Logos just one part of a comprehensive brand

   If we could help our clients understand only one thing it would be this: A logo is not a brand.
   A brand goes further than a custom type treatment that displays a company’s name or an illustrative icon that captures the essence of a business.
   A brand is much more comprehensive than a trademark etched in metal behind a receptionist’s desk or sandblasted on glass. The Nike swoosh or the IBM blue-bars help to build their brands, but they are not the brand. Your logo is not a brand, only one of its essential building blocks.
   So then just what is a brand? Take Starbucks for example. The first thing that may come to mind is a green circular mermaid logo with the words “Starbucks Coffee” on the outer edges.
   However, even though you might first think of the logo, a brand is not a logo and a logo is not a brand. Logo is short for logotype which originates from “Logos,” a Greek term meaning “word.”
   Technically, a logo is a subdivision of a trademark that can also include other subdivisions such as symbols, monograms, emblems, or graphic devices. Logos in particular are trademarks made of custom-lettered words.
   For example, AMD, a global supplier of computer chips, is a monogram that stands for Advanced Micro Devices. Starbucks though, is a symbol. Both Starbucks and AMD are trademarks. The Nike swoosh is a symbol, the McDonald’s curved yellow ‘M’ is a monogram. Neither of which is the actual brand, only an integral part.
   Aside from logos, the question still remains as to what a brand really is.
   Most companies produce some variation on a corporate identity system, which can include such things as stationery, brochures, Web sites, packaging, and various forms of signage as well as a vast array of advertising.
   These “touch-points” interact with your audience and in so doing help them to identify with your company. A corporate identity system is a way of controlling the dissemination of your brand through company publications, advertisements, stationery, vehicles, signage, and so on.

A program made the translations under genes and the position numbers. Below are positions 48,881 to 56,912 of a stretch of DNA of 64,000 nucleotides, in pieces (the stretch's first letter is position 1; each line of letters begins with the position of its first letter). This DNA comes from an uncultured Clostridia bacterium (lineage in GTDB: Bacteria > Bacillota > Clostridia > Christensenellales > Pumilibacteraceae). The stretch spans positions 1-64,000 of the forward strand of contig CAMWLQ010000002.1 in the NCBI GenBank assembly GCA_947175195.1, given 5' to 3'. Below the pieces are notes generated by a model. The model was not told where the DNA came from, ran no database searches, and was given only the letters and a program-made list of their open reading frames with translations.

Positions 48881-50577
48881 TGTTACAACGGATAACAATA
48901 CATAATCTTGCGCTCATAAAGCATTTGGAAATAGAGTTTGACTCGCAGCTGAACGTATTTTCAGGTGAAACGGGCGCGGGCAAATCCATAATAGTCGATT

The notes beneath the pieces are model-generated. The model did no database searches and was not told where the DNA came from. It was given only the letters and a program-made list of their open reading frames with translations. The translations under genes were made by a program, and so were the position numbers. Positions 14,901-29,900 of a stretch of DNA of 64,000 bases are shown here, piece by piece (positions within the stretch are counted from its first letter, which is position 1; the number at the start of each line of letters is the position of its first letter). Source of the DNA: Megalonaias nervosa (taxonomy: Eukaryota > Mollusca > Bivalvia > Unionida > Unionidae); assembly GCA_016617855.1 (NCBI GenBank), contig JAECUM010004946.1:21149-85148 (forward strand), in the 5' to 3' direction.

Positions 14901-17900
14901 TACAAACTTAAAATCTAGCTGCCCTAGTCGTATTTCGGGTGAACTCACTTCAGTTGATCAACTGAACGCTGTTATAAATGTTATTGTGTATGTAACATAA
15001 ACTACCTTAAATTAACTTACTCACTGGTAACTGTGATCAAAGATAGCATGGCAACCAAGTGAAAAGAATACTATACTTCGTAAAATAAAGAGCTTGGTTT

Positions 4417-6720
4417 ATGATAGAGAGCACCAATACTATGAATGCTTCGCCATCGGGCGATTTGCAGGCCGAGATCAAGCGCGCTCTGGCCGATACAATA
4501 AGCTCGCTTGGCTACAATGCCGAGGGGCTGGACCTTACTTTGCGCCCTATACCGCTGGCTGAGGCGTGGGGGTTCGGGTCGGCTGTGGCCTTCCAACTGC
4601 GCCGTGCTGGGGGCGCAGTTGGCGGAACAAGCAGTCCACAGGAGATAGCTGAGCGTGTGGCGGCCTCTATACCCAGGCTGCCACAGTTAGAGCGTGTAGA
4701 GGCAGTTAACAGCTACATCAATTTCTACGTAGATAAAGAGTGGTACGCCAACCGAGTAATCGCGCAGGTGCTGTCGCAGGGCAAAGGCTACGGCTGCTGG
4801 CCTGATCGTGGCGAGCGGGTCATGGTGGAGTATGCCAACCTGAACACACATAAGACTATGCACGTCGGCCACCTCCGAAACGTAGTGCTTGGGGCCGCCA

Although these pieces represent a lot of what your customers see, corporate identity systems should never be confused as the brand itself. As valuable as they are in creating consistency within the brand, consistency is not a brand.
   If a brand is not a logo or a corporate identity system, then is a brand its products or services?
   Johnson & Johnson, a 120-year-old company, manufactures the infamous pink baby lotion in its signature pink plastic bottle as well as its legendary ‘No More Tears’ baby shampoo.
   Many customers equate these two products with Johnson & Johnson as a whole.
   However, Johnson & Johnson’s shampoo and lotions are not what makes Johnson & Johnson’s brand. Johnson & Johnson offers several hundred different products such as Band-Aids, baby cologne, lotions, pain relievers, etc. But even these hundreds of different products don’t comprise the entire Johnson & Johnson brand.
   Similarly, Starbucks is so much more than just coffee. They offer many other products, such as coffee beans, mugs, espresso machines, pastries, Odwalla juice, CDs, etc.
   Customers also use Starbucks services such as their Hear Music Media Bar, which lets customers create compilations on CDs.
   Building a successful brand is not simply managing products, sales, distribution, or the quality of the products or services. Likewise, managing the Starbucks brand isn’t only about managing the types of coffee sold, how much coffee is sold, where coffee is distributed, or the quality of the coffee.
   The Johnson & Johnson brand as well as the Starbucks brand is more expansive than a list of product offerings, however important these offerings might be.
   Ultimately, a brand is how people feel about a product, a service, or a company, and in most cases, all three. As human beings, it is our emotional responses and instincts that define how we interpret a brand. Meaning, that individuals are what define a brand — not companies, not markets, nor the general public.
   Now this isn’t to say that a company doesn’t try to define its brand, it does and it should. It also doesn’t mean that general impressions about a brand don’t influence what an individual might think.
   It ultimately means that the individual chooses what they are going to believe about your brand. Sort of like beauty being in the eye of the beholder, your brand is whatever someone says it is.
   Your brand is the cumulative impressions that an individual forms whenever they come in contact with your logo, or your advertising, or any of the products or services you might offer.
   Remember, a logo is not a brand, just one of the “touch-points” an individual interacts with in order to decide what your brand really is.

Matt Barnhart is the principal of MB Design, a graphic design and brand consulting firm that focuses on helping manufacturing, service and retail companies position themselves for long term success. Matt can be reached at matt@mb-design.com or (360) 733-1692.

Related Stories